I have personally identified several hundred Florida spiders submitted for identification by the public, and only one specimen (the Bay County record) proved to be a brown recluse spider. In addition, I have seen thousands of Florida spiders submitted by professional biologists and inspectors, with only the few specimens mentioned above proving to be members of the genus Loxosceles. It appears obvious to me that the chance of interaction between brown recluse spiders and people in Florida is close to nil, agreeing with Vetter's (2000) assessment of reported brown recluse bites outside the natural range of the spider. Medical personnel should, therefore, consider a multitude of more likely causes (see below) before diagnosing and treating a necrotic wound as a brown recluse bite.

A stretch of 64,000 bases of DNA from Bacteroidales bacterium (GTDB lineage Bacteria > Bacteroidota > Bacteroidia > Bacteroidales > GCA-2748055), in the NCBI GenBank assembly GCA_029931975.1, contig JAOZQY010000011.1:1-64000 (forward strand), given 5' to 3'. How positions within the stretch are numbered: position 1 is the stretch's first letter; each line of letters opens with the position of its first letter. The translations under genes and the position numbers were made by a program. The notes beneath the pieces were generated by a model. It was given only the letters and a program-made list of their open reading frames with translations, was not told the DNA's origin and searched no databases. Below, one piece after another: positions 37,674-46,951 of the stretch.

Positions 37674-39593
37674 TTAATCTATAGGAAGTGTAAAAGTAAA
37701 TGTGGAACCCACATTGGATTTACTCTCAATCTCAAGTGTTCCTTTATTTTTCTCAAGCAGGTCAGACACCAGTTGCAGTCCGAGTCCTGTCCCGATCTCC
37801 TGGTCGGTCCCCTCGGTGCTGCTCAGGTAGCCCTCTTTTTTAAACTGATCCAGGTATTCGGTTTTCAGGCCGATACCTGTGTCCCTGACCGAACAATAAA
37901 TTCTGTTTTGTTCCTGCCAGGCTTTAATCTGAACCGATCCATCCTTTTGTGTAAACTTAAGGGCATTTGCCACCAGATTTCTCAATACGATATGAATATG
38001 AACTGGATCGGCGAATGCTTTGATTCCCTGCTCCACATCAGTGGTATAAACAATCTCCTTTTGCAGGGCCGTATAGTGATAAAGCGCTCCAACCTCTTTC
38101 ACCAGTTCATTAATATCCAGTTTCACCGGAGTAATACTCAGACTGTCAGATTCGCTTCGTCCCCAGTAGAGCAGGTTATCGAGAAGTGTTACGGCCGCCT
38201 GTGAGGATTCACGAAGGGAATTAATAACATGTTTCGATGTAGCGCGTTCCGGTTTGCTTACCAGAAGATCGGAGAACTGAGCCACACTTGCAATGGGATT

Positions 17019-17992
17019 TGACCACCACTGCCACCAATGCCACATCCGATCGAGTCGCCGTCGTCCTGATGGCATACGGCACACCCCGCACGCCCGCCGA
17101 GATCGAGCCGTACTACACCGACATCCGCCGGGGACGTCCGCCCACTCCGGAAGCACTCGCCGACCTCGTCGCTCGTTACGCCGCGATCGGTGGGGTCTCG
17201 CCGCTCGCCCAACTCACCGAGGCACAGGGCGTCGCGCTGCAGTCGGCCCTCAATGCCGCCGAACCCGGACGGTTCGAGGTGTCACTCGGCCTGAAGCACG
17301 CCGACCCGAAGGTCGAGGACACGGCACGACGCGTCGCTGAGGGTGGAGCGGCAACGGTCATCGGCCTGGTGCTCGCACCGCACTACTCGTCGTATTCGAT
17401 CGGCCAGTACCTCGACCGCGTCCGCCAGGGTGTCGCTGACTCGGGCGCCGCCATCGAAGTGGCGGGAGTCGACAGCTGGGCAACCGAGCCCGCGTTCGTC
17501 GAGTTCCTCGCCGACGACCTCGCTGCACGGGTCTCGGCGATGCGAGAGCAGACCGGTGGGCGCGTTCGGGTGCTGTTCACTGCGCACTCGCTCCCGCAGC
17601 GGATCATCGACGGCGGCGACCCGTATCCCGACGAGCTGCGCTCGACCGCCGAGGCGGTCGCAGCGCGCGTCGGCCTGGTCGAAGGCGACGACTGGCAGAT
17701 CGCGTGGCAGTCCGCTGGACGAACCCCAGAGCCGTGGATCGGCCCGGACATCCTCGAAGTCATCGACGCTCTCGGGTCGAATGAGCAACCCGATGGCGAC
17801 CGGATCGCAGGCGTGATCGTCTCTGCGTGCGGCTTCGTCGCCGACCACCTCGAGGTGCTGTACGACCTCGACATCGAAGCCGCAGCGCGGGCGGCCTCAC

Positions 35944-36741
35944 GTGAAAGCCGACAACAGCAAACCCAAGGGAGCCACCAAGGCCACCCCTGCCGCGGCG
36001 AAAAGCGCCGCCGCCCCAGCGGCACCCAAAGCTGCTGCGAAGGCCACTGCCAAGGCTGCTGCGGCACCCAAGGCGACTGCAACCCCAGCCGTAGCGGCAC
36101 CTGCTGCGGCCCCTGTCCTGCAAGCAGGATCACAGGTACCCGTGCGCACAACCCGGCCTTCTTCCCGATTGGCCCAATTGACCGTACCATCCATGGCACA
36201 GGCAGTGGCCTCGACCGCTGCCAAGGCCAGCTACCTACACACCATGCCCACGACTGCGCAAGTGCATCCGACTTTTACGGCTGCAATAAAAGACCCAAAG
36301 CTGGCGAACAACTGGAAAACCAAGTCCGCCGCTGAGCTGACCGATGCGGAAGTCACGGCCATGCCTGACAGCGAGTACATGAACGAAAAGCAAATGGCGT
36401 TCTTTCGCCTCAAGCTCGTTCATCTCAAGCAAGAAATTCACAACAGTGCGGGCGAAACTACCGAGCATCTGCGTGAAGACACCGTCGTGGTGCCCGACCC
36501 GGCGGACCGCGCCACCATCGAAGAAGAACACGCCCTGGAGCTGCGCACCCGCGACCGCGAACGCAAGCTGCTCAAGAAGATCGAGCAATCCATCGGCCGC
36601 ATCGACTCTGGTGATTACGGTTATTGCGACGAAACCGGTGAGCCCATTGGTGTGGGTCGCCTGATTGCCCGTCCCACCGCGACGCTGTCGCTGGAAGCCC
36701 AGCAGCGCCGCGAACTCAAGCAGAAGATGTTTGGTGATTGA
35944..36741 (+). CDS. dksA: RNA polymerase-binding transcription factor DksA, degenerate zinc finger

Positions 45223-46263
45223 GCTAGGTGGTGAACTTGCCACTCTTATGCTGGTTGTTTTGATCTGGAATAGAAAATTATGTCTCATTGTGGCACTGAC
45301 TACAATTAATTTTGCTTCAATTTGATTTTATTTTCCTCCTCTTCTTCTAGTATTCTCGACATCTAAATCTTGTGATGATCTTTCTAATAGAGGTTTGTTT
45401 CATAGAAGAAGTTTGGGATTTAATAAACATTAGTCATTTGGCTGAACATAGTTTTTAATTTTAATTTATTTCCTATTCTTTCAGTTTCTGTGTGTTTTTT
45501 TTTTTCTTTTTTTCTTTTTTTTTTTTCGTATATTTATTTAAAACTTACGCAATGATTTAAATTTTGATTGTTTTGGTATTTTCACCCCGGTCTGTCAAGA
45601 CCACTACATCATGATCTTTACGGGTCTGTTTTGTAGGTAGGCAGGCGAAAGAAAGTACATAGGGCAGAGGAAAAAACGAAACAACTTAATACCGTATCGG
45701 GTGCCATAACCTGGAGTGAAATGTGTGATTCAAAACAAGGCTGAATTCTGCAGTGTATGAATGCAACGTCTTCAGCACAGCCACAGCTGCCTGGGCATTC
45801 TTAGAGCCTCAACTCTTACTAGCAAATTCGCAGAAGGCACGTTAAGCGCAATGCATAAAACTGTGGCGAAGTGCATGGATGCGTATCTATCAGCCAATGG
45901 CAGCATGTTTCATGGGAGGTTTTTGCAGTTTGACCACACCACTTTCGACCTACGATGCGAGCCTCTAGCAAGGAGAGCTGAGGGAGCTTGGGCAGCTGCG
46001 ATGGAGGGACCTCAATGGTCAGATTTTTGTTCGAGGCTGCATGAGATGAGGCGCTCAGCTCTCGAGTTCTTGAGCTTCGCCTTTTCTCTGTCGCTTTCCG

Description (Back to Top)
The description is taken from Gertsch (1958). Adults of both sexes are similar in appearance and size, ranging from about 7 to 12 mm in body length. Adult females average slightly larger, about 9 mm compared to about 8 mm for adult males. The carapace is pale yellow to reddish brown, with a dusky brown patch just in front of the median groove (which is encompassed by a narrow, dark line) this patch is united to the front of the carapace by dusky brown stripes. In total, these markings appear in the form of a violin. In addition, three dusky patches may occur along the margin on each side. The sternum is yellowish, with other ventral body parts of the cephalothorax darker reddish brown.